Topics: Barack Obama

Examiner Editorial: No, Obama has not offered a plan on entitlements

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Photo - WASHINGTON, DC - MARCH 01:  U.S. President Barack Obama speaks to the media after meeting with Congressional leaders at the White House, March 1, 2013 in Washington, DC. President Obama said that no agreement was reached with Republicans to avoid the sequester that will trigger automatic domestic and defense cuts.  (Photo by Mark Wilson/Getty Images)
WASHINGTON, DC - MARCH 01: U.S. President Barack Obama speaks to the media after meeting with Congressional leaders at the White House, March 1, 2013 in Washington, DC. President Obama said that no agreement was reached with Republicans to avoid the sequester that will trigger automatic domestic and defense cuts. (Photo by Mark Wilson/Getty Images)
Opinion,Editorial,Barack Obama,Fiscal Policy,Entitlements

During a Friday news conference, a reporter asked President Obama whether he had any responsibility for the onset of the automatic spending cuts that he has warned will be devastating for the nation. "The problem that we have is a long-term problem in terms of our health care costs and programs like Medicare," Obama said in his response. "And what I've said very specifically, very detailed is that I'm prepared to take on the problem where it exists -- on entitlements -- and do some things that my own party really doesn't like -- if it's part of a broader package of sensible deficit reduction."

Obama is correct that entitlements in general and health care programs in particular are the biggest source of the nation's long-term fiscal problems. But it's a complete falsehood that he's offered detailed and specific plans to do something about it.

At various times during his presidency, Obama has vowed to tackle the nation's entitlement programs. It's true that his health care law did cut projected Medicare spending by about $700 billion over a decade. But those projected savings, along with tax increases, were used to offset $1.7 trillion in new health care spending under Obamacare rather than go toward debt reduction. In other words, they don't fix any of the program's structural fiscal problems.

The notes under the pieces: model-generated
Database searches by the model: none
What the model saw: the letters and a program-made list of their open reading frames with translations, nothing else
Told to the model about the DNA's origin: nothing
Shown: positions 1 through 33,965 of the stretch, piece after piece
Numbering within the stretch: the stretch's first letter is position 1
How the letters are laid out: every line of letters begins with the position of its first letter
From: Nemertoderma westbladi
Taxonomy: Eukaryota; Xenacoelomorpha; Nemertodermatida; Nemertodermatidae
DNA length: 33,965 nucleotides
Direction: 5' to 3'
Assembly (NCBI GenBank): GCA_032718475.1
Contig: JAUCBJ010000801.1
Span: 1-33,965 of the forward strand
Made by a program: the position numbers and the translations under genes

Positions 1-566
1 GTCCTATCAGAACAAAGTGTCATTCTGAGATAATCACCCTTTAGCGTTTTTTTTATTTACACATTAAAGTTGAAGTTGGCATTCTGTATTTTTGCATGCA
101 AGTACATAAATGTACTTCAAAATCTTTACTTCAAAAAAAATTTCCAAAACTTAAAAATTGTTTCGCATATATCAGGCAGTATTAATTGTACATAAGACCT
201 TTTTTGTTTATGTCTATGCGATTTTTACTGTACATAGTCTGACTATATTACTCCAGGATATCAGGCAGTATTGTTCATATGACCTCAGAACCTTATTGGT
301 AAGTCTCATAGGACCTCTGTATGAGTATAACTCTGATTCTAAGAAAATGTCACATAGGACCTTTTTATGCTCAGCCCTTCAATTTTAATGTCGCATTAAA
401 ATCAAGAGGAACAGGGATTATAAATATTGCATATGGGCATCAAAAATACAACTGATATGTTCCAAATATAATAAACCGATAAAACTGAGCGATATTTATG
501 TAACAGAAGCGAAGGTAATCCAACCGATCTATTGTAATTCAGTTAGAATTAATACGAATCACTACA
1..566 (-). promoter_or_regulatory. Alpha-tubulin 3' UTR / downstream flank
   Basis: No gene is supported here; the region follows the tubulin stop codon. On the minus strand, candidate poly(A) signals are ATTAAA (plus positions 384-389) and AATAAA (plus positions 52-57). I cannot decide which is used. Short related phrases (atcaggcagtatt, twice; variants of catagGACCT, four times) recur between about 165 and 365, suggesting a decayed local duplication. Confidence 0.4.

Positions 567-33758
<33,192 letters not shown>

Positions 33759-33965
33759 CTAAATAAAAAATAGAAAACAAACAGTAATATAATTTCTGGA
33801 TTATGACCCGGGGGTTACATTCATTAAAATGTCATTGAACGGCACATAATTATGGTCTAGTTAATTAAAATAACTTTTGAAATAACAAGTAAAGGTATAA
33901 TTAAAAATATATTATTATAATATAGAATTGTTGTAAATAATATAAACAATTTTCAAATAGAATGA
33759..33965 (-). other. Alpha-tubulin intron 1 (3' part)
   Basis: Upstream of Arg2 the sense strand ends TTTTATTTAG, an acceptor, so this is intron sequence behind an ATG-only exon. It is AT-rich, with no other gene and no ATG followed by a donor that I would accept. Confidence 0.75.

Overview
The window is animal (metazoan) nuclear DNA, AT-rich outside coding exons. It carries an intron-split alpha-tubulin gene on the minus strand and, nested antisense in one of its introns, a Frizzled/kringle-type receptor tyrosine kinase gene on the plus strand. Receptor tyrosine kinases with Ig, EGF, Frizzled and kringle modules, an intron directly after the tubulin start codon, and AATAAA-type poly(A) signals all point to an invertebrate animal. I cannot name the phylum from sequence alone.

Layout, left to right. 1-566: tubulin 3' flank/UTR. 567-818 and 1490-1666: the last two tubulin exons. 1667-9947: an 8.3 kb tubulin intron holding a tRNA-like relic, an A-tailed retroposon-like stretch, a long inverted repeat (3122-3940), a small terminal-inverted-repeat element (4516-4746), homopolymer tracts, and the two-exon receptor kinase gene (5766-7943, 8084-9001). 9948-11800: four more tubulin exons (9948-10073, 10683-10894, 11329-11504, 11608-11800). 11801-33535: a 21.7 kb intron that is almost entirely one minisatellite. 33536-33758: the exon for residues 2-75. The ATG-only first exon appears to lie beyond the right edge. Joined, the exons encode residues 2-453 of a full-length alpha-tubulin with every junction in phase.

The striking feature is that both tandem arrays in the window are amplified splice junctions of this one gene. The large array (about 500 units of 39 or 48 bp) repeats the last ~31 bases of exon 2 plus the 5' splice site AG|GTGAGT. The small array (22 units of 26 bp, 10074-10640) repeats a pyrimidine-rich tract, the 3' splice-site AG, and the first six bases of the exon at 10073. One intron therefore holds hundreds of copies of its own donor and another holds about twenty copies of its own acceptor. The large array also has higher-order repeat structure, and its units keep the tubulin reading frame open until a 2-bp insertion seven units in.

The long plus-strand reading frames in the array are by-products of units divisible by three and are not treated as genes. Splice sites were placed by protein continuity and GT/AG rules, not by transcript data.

Since Republicans took over Congress in 2011, Obama has consistently said he'd be willing to address entitlements if Republicans agreed to raise taxes -- but he's either spoken vaguely about this willingness or offered proposals that represent minor tweaks to the programs rather than fundamental changes that would put them on a sustainable financial trajectory. For instance, during the "fiscal cliff" debate, Obama floated the idea of changing the measure of inflation used to calculate Social Security benefits -- a move that the Congressional Budget Office estimated would save $127 billion over a decade.

And during his State of the Union address, Obama called for "ask[ing] more from the wealthiest seniors." But Medicare is already heavily means-tested. Premiums for Medicare Part B (which covers services such as lab tests, surgeries and doctor visits) range from $99.90 to $319.60 per month, depending on income, and prescription drug coverage costs wealthier beneficiaries $66.40 more per month than it does for others. Whatever the merits of such a policy, there isn't much more money to be gained from further means testing. Meanwhile, the nonpartisan Congressional Budget Office projects that health care programs and Social Security will translate into combined spending of $25 trillion over the next decade.

If Obama has a detailed solution that rises to that scale over the long term, he hasn't shared it with anyone we know of. And even as Obama exaggerated his fiscal credentials on Friday, Washington learned that his official budget, already a month late (due by law on Feb. 4), won't be released until March 25. If Obama has a few minutes between campaign speeches, perhaps he could present the public with something that resembles a real and realistic plan for addressing the nation's problems.

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